Joseph Meyer doesn’t see himself as an expert in theology – but he does find theology in the fields, forests, and various waterways that flow through the 60 acres of the newly opened Catholic Ecology Center (CEC) in Neosho, Wisconsin.
As the founder and managing director of CEC, Meyer was inspired by the church’s teaching on creation and the environment – especially Pope Francis’ 2015 encyclical on the environment, Laudato Si ‘ (Take care of our common home).
The center officially opened last spring with the blessing of Archbishop Jerome Listecki of Milwaukee. (The CEC is located within the Archdiocese, about 80 km northwest of the city of See.) On July 10, the Archdiocese gave its official stamp of approval, when Auxiliary Bishop James Schuerman of Milwaukee blessed the center, Meyer led an ecological walking tour through the diverse terrain of the center and ended his visit with the mass.
Before founding the CEC at its current location, Meyer also founded its parent organization, the Laudato Si ‘Project (LSP), in 2016. responded to these ideas by calling the encyclical for “an integral ecology” encompassing both the truth of belief and the truths of science.
“I am aware that there are those in politics and philosophy who decisively reject the idea of ââa creator or consider it irrelevant and consequently dismiss the rich contribution that religions can make to an integral ecology and full development as irrational.” of humanity â, writes Pope Francis. âOthers see religions simply as a tolerable subculture. Nevertheless, with their different approaches to understanding reality, science and religion can enter into an intensive dialogue that is fruitful for both. “
Through the CEC and LSP, Meyer hopes to participate in this dialogue by helping, as the CEC website says, “re-establish humanity’s connection to the natural world through faith, education, management and recreation”.
God’s not so little mornings
Meyer told the registry that long before attempting to reconnect mankind with God’s creation, he restored his own connection with God by deepening his Catholic faith during his college years.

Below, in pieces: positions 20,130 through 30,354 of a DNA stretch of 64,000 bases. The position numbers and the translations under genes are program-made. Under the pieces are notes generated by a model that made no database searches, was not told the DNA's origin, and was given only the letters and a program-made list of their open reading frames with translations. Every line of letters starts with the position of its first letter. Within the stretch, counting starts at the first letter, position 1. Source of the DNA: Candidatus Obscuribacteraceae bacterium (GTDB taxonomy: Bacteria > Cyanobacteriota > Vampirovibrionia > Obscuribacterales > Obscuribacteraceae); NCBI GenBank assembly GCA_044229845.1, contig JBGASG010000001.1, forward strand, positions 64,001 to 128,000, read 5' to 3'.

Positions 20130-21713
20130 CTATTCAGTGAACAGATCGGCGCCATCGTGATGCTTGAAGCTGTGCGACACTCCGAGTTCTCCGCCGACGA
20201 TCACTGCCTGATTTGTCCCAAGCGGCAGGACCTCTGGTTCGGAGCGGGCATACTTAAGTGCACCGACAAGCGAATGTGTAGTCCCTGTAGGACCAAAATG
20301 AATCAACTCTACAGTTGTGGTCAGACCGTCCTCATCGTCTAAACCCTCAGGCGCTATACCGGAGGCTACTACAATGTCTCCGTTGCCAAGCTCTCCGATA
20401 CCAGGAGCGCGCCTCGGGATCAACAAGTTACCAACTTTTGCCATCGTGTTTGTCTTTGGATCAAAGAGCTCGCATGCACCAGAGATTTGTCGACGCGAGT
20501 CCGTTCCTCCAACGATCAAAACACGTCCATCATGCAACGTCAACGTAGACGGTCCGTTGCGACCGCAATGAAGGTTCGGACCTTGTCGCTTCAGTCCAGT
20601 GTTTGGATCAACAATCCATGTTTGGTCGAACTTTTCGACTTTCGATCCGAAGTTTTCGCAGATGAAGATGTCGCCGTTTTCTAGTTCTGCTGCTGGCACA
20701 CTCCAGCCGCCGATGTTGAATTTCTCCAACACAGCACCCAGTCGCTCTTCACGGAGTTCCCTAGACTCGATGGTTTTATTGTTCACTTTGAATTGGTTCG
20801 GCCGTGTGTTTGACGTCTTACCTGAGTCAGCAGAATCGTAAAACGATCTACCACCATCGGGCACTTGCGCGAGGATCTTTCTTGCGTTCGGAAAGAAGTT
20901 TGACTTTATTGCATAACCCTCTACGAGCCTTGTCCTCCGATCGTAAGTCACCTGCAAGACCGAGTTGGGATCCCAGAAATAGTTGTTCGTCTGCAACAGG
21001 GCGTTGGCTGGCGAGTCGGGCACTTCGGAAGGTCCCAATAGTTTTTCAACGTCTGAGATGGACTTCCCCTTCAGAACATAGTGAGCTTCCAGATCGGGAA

Meyer holds a BA in Biology / Environmental Science from the University of Wisconsin (UW) -Milwaukee and a Masters in Education from UW-La Crosse. After graduation, he taught in national parks and nature centers across the country. Meyer currently teaches science at Marquette High School in Milwaukee, where he first began the creation of John Paul II and Benedict XVI.
“Ultimately, Laudato Si ‘ came out in 2015 and for me it strengthened my desire to respond to these teachings, âhe said. “As Pope Francis says, our concern for the poor, for the environment, our faith and social justice, and a deep prayer life are closely linked.”
Even before CEC was founded, the LSP offered the public faith-based ecological programs, workshops and events; But sometime in 2018 Meyer realized that in order to really successfully realize his vision of a holistic ecology, he needed real estate that could give his efforts duration and stability.
“We had the vision for a Catholic ecology center that would create a central space to improve our program,” he told the register. âThat has taken different forms in the last two and a half years. However, we were in a couple of land contracts that failed and were very discouraged. “
But, Meyer added, âwe know God’s providence is faithful to us,â and it was God who helped lead the LSP to Camp Winding River.
With the help of large and small private donations, Meyer said: “The funding was there, and God piece by piece put this complicated, almost impossible situation together to make it a reality.”
Last March, Meyer found his promised land (ecologically speaking): a boy scout camp called Camp Winding River. There was a total of 225 acres for sale – 60 of which were bought by CEC while the rest was bought and renamed Camp SIM by a local businessman and CEC supporter, Keith Iverson, CEO of a nearby injection molding company near Milwaukee, Sussex AM.
Meyer told the registry that Iverson holds corporate retreats and recreational events at his camp and that both companies share each other’s resources.
“We manage it practically as a unit,” says Meyer. “We use their hiking trails, and they use our paths – something like that.”
The recently acquired land, which Meyer described as a âdiverse habitatâ, has its very own ecology.